Postby MagicFlame007 on August 5th, 2016, 1:15 pm

feblogger » June 5th, 2016, 12:22 am wrote:I've read all the 39 pages of this thread, and, someone please correct me if I'm wrong, I didn't find the escape velocity as an argument.

We all learnt that a rocket has to gain the First Escape Velocity in order to leave the Earth's gravitation. But we don't speak of a truck having to have an "escape" velocity required to climb a hill, or an elevator's "escape" velocity to climb to the 68. floor. The truck and the elevator simply pull/push their way up to the destination. If there was a road, one could rich the Moon by a bike, right?

What is the point of talking about the escape velocity, if not because the pioneers of the rocket science, were aware that the rocket cannot push/pull in the vacuum, so they then concentrated into the rocket gaining the necessary velocity while in the atmosphere, in order to, just by the inertia alone, escape the Earth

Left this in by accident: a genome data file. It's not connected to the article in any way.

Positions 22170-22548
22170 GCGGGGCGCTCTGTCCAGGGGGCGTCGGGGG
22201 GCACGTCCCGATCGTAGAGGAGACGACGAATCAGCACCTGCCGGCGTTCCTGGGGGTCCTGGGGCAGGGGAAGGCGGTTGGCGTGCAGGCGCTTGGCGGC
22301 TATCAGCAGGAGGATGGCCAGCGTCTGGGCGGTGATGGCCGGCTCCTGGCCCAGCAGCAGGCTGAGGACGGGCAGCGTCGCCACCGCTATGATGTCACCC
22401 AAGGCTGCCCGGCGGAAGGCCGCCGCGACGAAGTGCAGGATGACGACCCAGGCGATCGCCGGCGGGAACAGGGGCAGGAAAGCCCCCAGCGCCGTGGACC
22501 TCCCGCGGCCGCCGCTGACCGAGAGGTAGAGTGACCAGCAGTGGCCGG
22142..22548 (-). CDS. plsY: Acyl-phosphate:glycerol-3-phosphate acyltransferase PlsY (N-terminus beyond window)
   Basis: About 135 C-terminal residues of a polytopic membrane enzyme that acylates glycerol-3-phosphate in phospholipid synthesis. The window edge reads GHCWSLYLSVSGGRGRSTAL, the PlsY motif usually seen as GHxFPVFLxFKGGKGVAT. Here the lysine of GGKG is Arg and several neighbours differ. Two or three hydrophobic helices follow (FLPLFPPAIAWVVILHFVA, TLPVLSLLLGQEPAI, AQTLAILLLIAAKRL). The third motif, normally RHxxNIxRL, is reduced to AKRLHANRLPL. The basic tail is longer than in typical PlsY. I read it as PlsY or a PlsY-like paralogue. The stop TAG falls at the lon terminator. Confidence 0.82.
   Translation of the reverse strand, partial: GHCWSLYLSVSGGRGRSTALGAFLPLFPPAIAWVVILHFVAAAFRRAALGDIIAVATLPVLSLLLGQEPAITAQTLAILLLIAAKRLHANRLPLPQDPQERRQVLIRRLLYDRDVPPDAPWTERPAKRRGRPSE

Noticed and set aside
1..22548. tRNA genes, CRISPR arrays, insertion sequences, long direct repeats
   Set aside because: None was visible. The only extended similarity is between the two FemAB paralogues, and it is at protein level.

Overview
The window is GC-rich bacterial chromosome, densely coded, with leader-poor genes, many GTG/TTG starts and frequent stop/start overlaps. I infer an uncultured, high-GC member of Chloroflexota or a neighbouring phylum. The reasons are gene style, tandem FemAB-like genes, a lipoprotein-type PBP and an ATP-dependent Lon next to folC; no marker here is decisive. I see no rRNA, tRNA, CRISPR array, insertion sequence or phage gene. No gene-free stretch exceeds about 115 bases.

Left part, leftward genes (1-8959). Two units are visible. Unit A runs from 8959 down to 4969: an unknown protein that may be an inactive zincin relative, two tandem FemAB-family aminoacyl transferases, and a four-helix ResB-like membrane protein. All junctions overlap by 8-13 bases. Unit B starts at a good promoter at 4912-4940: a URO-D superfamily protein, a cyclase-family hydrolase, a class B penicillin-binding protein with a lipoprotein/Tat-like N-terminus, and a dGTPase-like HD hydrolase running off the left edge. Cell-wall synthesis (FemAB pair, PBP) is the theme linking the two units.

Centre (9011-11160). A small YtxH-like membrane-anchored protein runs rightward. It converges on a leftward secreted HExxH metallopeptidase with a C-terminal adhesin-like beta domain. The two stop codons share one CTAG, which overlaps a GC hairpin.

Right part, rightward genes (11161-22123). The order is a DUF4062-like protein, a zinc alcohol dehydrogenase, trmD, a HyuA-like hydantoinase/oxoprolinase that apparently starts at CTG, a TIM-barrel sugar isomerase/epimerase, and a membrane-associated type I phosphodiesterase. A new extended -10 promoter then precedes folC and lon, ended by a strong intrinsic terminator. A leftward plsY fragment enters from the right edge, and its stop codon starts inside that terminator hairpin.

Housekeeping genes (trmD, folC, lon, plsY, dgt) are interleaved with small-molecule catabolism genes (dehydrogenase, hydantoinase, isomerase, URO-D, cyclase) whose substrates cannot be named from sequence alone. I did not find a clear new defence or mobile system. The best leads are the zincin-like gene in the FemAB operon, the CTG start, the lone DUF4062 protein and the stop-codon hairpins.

Sorry Feblogger, I was meaning to respond to your post sooner as I have also not seen the issue of "escape velocity" mentioned in this thread until you did.
For me this is a glaring red herring too. There can be no such thing, since the earth's gravity does not suddenly cease at a certain distance or velocity, it gradually diminishes as you get further away. I must therefore wholeheartedly agree with you that "escape velocity" can be nothing but the minimum speed (momentum) you must attain while your thrusters still have some "oomph" (inside the atmosphere) to let you coast until you reach your destination, or until you run out of steam and start falling back to earth.
This decisively bolsters my feeling that rocket thrusters must be rather feeble in a vacuum.
MagicFlame007